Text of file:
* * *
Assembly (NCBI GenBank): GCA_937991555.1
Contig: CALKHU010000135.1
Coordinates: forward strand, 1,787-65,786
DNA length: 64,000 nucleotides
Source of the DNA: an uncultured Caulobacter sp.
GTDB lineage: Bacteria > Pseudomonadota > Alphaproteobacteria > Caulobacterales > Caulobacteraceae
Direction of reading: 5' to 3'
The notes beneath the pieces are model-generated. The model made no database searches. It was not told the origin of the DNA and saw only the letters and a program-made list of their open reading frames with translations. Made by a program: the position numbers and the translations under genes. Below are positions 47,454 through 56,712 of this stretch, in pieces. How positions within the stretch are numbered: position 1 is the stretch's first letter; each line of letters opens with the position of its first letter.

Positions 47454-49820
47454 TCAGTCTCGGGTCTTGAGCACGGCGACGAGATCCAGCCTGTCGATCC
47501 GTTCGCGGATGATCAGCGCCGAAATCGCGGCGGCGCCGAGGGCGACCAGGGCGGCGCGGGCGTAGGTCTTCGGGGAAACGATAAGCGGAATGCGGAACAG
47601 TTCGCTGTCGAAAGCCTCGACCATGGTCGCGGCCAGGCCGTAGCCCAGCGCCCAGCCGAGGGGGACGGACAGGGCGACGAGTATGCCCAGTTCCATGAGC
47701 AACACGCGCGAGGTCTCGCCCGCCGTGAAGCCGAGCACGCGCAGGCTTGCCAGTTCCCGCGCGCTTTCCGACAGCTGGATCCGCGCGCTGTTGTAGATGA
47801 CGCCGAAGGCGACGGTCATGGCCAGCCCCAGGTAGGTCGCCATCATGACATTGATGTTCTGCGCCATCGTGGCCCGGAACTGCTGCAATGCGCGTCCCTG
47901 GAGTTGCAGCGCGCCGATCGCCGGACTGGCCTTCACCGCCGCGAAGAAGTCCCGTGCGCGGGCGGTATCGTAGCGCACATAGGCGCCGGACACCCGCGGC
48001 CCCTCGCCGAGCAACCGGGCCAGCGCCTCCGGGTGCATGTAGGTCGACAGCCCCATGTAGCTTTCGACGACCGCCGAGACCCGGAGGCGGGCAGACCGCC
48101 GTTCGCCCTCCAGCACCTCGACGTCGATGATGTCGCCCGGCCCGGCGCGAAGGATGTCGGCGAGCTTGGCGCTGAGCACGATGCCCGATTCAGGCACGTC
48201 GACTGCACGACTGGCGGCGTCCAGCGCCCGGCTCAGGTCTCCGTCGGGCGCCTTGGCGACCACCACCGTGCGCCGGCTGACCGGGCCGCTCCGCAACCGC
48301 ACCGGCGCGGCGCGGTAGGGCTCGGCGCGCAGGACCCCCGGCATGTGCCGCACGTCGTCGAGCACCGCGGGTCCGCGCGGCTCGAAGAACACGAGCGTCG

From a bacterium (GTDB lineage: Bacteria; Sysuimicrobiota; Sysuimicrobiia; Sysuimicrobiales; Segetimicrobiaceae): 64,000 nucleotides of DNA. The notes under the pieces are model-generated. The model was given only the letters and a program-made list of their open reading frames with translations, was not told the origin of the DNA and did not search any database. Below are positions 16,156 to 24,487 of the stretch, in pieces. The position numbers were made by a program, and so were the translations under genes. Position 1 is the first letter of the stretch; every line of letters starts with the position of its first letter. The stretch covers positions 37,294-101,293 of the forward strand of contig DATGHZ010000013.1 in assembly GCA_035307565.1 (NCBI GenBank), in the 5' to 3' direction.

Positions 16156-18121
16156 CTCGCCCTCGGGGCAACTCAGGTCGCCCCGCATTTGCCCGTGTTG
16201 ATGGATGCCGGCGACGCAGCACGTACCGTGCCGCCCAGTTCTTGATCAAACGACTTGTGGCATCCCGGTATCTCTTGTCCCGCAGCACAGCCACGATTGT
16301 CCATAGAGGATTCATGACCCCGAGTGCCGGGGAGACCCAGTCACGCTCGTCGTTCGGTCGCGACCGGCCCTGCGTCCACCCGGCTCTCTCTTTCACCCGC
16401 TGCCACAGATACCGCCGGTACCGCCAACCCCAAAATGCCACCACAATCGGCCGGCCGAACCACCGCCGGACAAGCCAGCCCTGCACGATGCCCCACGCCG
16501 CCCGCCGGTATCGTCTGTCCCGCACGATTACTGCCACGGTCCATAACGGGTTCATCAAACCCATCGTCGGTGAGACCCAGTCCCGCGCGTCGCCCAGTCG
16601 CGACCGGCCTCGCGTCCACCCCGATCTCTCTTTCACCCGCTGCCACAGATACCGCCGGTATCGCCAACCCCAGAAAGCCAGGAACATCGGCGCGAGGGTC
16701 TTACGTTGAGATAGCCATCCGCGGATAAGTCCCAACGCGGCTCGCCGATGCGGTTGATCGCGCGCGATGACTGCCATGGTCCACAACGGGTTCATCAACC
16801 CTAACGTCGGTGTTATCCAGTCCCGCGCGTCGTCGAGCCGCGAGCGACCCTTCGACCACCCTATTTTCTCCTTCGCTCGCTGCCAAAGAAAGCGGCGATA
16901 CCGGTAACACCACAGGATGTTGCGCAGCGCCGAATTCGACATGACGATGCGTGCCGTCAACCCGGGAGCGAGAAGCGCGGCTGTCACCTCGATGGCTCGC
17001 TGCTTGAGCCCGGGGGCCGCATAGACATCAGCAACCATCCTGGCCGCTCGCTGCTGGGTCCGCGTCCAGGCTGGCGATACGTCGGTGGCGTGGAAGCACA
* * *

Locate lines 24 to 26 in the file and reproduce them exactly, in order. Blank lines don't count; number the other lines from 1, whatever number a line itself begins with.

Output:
16301 CCATAGAGGATTCATGACCCCGAGTGCCGGGGAGACCCAGTCACGCTCGTCGTTCGGTCGCGACCGGCCCTGCGTCCACCCGGCTCTCTCTTTCACCCGC
16401 TGCCACAGATACCGCCGGTACCGCCAACCCCAAAATGCCACCACAATCGGCCGGCCGAACCACCGCCGGACAAGCCAGCCCTGCACGATGCCCCACGCCG
16501 CCCGCCGGTATCGTCTGTCCCGCACGATTACTGCCACGGTCCATAACGGGTTCATCAAACCCATCGTCGGTGAGACCCAGTCCCGCGCGTCGCCCAGTCG